Caterpillar works with Bradley University students every year, with those students designing and testing screens for any particular project Caterpillar needs. In this particular year, Caterpillar wanted an extensive system that would allow users to manage their equipment, also known as assets.
This included tracking when maintenance was up for their equipment; where assets were at any given time; moving assets between jobsites; seeing what assets were at what jobsites; renting, buying, and selling assets; and a calendar that featured all this information for users to see quickly and easily. Our team also included a messages system for users to contact other key individuals about the movement and maintenance of their equipment. We were a team of four, and set out to achieve this goal by researching, designing, testing, and then prototyping this application.
As a team we were responsible for researching our user’s needs, creating user flows, putting together wireframes, user testing, and then designing the final high-fidelity screens. Together we made 28 screens. I was most involved in the maintenance, home, and jobsites screens, but this project was particularly collaborative and we were involved in each and every screen to some degree.
When making screens for Caterpillar, our team was limited by the pre-existing design principles and documentation they had on hand. We received access to their documents, which were filled with small graphics, logos, icons, fonts, buttons, and more. We pulled directly from this document, as well as created UI influenced by it, to put together all of our screens.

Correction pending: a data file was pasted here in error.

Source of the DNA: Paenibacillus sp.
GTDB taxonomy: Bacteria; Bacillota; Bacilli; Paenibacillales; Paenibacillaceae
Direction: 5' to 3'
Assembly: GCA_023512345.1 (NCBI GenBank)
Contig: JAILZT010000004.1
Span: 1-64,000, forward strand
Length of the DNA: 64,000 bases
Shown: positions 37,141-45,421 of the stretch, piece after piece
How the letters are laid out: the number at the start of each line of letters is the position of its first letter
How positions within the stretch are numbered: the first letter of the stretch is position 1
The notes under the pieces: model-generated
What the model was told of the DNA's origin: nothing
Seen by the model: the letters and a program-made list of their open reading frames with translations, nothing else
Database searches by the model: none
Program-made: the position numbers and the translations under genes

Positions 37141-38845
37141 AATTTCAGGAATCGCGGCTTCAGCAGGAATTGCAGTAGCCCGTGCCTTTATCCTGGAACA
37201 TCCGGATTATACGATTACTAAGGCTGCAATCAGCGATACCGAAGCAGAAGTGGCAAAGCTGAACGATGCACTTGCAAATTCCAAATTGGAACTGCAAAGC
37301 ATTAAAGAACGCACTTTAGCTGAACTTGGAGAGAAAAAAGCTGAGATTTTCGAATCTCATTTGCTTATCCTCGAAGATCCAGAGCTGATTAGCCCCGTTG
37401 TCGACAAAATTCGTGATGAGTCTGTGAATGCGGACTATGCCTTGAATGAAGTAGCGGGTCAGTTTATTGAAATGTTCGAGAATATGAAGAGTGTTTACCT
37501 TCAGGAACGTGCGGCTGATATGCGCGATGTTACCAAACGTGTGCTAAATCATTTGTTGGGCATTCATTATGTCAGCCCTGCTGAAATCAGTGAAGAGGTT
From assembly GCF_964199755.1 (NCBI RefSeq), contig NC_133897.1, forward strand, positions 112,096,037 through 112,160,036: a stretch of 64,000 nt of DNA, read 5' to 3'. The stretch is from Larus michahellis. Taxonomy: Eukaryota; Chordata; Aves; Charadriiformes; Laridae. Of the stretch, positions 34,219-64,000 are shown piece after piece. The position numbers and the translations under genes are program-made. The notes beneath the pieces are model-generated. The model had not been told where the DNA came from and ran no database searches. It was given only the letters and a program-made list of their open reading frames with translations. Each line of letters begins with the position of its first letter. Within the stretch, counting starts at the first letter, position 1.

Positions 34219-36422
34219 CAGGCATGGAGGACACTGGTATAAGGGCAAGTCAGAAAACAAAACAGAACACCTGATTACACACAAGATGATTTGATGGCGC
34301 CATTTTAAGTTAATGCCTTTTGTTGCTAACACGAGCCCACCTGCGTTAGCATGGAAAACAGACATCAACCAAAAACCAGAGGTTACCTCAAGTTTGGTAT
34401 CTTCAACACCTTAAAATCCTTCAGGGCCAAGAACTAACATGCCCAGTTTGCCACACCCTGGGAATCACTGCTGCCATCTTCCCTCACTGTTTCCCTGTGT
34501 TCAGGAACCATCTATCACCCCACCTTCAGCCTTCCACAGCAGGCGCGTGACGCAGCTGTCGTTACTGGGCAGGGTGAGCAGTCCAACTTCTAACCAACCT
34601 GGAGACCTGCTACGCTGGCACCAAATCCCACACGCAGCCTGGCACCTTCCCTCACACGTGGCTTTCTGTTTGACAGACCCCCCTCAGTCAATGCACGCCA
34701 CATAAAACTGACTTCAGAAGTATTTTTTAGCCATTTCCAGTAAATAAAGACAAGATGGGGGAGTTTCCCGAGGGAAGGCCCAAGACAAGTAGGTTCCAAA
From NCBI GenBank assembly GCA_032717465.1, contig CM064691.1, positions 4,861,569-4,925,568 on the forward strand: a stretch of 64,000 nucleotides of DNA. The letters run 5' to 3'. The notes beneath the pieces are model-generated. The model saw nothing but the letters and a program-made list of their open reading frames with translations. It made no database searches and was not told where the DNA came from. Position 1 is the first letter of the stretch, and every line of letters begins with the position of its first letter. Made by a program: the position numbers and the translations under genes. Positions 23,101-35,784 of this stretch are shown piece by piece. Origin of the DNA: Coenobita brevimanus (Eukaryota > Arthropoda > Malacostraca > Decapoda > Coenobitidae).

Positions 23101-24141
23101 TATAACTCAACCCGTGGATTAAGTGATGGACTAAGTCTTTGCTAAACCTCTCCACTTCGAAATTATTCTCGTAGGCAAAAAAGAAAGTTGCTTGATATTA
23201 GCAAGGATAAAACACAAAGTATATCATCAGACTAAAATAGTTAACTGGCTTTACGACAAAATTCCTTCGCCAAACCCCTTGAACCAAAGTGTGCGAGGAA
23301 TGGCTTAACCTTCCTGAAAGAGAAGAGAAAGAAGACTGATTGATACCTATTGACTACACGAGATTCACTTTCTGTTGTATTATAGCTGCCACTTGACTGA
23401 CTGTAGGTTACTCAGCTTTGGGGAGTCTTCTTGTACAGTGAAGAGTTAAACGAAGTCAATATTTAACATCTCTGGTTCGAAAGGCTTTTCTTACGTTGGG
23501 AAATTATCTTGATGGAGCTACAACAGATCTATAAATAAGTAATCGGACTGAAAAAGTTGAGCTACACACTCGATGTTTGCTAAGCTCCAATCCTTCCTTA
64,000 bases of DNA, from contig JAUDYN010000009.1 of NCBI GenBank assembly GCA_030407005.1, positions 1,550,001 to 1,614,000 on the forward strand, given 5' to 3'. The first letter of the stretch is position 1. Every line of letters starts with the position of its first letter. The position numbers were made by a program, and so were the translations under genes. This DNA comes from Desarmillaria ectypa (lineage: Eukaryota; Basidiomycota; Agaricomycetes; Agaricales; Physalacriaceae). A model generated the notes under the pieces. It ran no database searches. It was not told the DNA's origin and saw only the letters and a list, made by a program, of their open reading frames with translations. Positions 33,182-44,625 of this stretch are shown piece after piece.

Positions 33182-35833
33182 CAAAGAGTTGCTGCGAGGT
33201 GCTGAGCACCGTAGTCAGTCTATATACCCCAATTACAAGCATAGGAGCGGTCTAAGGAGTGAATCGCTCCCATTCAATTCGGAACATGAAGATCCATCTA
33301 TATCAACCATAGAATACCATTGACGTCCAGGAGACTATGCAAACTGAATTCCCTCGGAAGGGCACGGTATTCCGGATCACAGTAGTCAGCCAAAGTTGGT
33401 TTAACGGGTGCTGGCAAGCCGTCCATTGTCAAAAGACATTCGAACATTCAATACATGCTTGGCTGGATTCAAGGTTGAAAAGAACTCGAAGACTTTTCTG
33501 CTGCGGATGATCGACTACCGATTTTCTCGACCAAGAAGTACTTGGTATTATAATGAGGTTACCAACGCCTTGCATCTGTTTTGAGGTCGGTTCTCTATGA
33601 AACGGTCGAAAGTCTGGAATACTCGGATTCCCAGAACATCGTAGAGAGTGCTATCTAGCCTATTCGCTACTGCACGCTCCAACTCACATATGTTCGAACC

Caterpillar’s brand is based on their particular aesthetic, as is any brand, so all of our screens have straight lines, sharp corners, and follow the classic yellow, black, and white color scheme. The graphic of the cement mixer on our home page was one of their assets that we were able to use for a more approachable look, though we kept their overall design professional and as simple as possible. The card system in particular was meant to condense what would otherwise be a very complicated system, and a lot of information, in a more easily digestible format.
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